Preimplantation Genetic Diagnosis PGD Barcelona

by CRA Barcelona


DGP FIV Barcelona

The Preimplantation Genetic Diagnosis (PGD) is a system of analyses that allow detecting chromosomal alterations and/or gene mutations in the embryos before they are implanted in the mother’s uterus. To carry out a PGD, it is necessary to undergo an in vitro fertilization, since this treatment will allow us to obtain embryos in the laboratory and thus have access to your genetic material.

This methodology is especially useful in cases of families who are carriers of  hereditary genetic diseases, caused by the presence of a mutation in the DNA of a gene.

There are three main types of monogenic diseases: dominant, recessive and linked with the X chromosome.

In the first case, the presence of a single mutation in a gene (inherited from the parent who carries it) is enough to cause the disease, while in the second case there has to be a combination of two mutations of the same gene, a carrier on the mother’s side and another on the father’s, to develop the disease. As to X-linked diseases, they can be dominant or recessive, but they are particular in that they are transmited in accordance with the inheritance of sex chromosomes.

Each person has two copies of their genetic material, but only one is transmited to their children; that is, one embryo is made up of one copy of the father’s genetic material and one copy of the mother’s. Therefore, for one specific gene, it is possible to inherit the healthy copy or the mutated copy of each parent.


With PGD we can detect what embryos have inherited the healthy copies and which the mutated ones, hence we can choose what embryo to transfer to the mother’s uterus to make it possible for a healthy baby to be born.

The Preimplantation Genetic Diagnosis (PGD) is performed in embryos generated by in vitro fertilization. To this end, it is necessary to biopsy these embryos and analyze the cells obtained with molecular techniques. This analysis will provide for us information about the embryo’s genetic makeup.


There are two moments in which it is possible to carry out the biopsy: on day+3 of the development, when the embryo has about eight cells, or on d+5/+6, when the embryo forms the blastocyst structure.

 Today, blastocyst biopsy is the most frequently used. In this stage the embryo has approximately 150 cells, so more cells can be biopsied than on day+3 and the PGD result is often more solid.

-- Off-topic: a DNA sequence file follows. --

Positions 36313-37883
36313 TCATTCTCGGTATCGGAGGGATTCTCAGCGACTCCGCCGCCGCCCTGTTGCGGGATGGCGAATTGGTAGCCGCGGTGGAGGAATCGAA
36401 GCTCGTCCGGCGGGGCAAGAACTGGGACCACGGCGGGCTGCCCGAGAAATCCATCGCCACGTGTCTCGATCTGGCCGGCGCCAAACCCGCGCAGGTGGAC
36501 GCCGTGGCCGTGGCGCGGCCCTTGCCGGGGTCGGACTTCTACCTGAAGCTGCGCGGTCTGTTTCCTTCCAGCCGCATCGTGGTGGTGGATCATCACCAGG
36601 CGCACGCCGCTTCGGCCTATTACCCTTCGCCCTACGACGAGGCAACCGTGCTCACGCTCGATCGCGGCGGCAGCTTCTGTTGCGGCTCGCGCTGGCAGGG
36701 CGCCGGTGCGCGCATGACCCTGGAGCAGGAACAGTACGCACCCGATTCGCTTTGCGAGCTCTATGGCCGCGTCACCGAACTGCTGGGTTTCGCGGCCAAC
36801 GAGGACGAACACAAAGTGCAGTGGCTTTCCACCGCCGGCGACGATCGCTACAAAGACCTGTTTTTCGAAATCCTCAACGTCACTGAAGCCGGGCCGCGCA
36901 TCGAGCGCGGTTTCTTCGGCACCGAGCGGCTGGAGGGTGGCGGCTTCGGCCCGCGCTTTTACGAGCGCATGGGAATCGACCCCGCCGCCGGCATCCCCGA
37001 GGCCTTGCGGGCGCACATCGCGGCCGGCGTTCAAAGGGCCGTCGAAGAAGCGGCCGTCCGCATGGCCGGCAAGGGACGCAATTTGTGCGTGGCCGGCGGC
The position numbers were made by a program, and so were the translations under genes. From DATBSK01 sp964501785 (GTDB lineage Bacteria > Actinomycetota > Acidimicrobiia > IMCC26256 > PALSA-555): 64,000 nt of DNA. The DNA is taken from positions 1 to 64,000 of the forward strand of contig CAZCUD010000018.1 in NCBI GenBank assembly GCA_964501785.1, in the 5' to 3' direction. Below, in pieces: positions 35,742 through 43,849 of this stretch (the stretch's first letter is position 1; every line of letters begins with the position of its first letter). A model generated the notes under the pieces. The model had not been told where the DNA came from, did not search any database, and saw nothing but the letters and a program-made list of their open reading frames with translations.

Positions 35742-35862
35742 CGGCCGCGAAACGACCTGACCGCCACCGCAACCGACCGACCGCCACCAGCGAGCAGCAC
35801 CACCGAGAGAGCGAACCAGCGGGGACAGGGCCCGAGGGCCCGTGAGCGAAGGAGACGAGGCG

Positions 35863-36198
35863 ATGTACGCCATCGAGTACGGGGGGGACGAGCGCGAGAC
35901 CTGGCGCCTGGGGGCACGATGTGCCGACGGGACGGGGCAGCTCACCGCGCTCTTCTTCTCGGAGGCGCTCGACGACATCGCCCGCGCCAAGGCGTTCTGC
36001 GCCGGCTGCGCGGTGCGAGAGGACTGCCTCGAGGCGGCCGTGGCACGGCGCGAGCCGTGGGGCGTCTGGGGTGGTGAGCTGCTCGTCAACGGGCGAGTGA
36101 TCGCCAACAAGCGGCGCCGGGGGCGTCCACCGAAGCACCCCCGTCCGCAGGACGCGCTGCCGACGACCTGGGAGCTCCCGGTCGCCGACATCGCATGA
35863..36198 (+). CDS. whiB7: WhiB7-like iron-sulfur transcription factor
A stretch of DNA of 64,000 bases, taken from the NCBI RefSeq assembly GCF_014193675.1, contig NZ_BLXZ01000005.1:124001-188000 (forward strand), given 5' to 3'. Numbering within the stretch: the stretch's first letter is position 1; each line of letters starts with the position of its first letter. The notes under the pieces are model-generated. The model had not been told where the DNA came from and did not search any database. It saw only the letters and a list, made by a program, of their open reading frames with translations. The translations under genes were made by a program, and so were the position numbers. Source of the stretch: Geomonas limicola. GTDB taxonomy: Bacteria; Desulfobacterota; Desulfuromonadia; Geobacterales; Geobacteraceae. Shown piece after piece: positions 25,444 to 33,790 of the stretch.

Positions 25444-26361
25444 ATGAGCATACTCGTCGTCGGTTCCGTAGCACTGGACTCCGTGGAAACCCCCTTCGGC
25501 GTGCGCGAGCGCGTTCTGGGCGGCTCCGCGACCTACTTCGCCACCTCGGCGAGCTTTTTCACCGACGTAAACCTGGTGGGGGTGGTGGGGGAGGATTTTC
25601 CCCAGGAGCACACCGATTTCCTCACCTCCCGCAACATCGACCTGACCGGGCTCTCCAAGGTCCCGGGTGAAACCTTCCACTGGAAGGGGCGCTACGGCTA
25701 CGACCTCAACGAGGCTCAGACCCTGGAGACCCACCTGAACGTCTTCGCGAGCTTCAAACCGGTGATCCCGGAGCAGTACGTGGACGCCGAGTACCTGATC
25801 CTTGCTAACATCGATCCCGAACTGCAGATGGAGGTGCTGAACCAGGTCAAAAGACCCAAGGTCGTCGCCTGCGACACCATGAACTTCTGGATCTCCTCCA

DGP Diagnostico Genetico Preimplantacional FIV Barcelona fecundacion in vitro

This diagnostic system also allows selecting healthy embryos in the case of couples in which one of the members is the carrier of a chromosomal translocation, that is, that in their chromosome set there has occurred a chromosome reorganization or fusion. These reorganizations do not cause phenotypic effects in the carrier, but chromosomally unbalanced gametes can be generated.

With PGD we can see which embryos are blanced and which are not and, therefore, choose the ones without any chromosomal alterations.

Finally, PGD also includes what we call “Aneuploidy Screening”.

DGP Diagnostico Genetico Preimplantacional FIV Barcelona fecundacion in vitro


Preimplantation “screening” consists in conducting a study of all the chromosomes of the embryo and determining whether there is any alteration. With this system we can select the embryo that shows no alteration to transfer it to the mother’s uterus and then attain the correct development of pregnancy and birth of a healthy baby.

This technique can benefit couples that have suffered miscarriages in a recurrent manner, couples that have undergone several IVF cycles unsuccessfully and couples in which the woman is of advanced age or the the man has an alteration of meiosis.

The commun denominators in these cases are aneuploidies or chromosomal alteraciones. Most of these alterations are not present in the cells of the entire body of the parents, rather they originate only in the gametes or the embryos that are derived.

These alterations can consist in the gain or loss of fragments of or entire chromosomes and they can produce viable syndromes such as the Down Syndrome (an extra chromosome 21), Edwards Syndrome (an extra chromosome 18) or the Patau  Syndrome (an extra chromosome 13) in newly-born children, but they can also cause the embryo not to be viable and to fail to become implanted in the mother’s uterus, or to not evolve well after implantation resulting in a miscarriage.


Autosomal recessive diseases

  • Cystic Fibrosis
  • β-thalassemia
  • Deficiency of Glycosylation (CDG1A)
  • Non-syndromic neurosensory congenital deafness
  • Renal polychestosis (ARPKD)v
  • Leucodistrofiametacromática
  • Deficit 21-Hydroxylase
  • Gaucher disease
  • Typhotoinemia type 1
  • Family lymphhistocytosis
  • Acidemiapropiónica A
  • Acidemiapropiónica B
  • Mucopolysaccharidosis IIIA (San Filippo A)
  • Ectodermal Hydrotic Dysplasia, Clouston Syndrome
  • L-CHAD deficit
  • Osteopetrosis
  • Severe, alinfocytic combined immunodeficiency

 Dominant Autosomal Diseases

  • Huntington
  • Renal polycystic disease, AD. Linked to PKD1
  • Neurofibromatosis type 1
  • Charcot-Marie-Tooth 1A
  • Ataxia Espinocerebelar, SCA1, SCA3
  • Tuberous sclerosis type 1
  • Hereditary multiple exostosis
  • Endocrine Multiple Neoplasia 2A
  • Hereditary, non-polypsic colon cancer (S. Lynch)
  • Familial polypossatomatosis
  • Tuberous sclerosis type 2
  • Von HippelLindau Syndrome
  • Family spastic paraparesis
  • Renal polycystic disease, AD. Linked to PKD2
  • Pigmentary Retinosis

Diseases with inheritance linked to the X chromosome

  • Fragile X Syndrome
  • Hemophilia A
  • Muscular Duchenne / Becker Dystrophy
  • Alport
  • Incontinentia Pigments
  • OrnitinTranscarbamilase deficit
  • Norrie’s disease
  • Mucopolysaccharidosis II
  • Mucopolysaccharidosis IIIA


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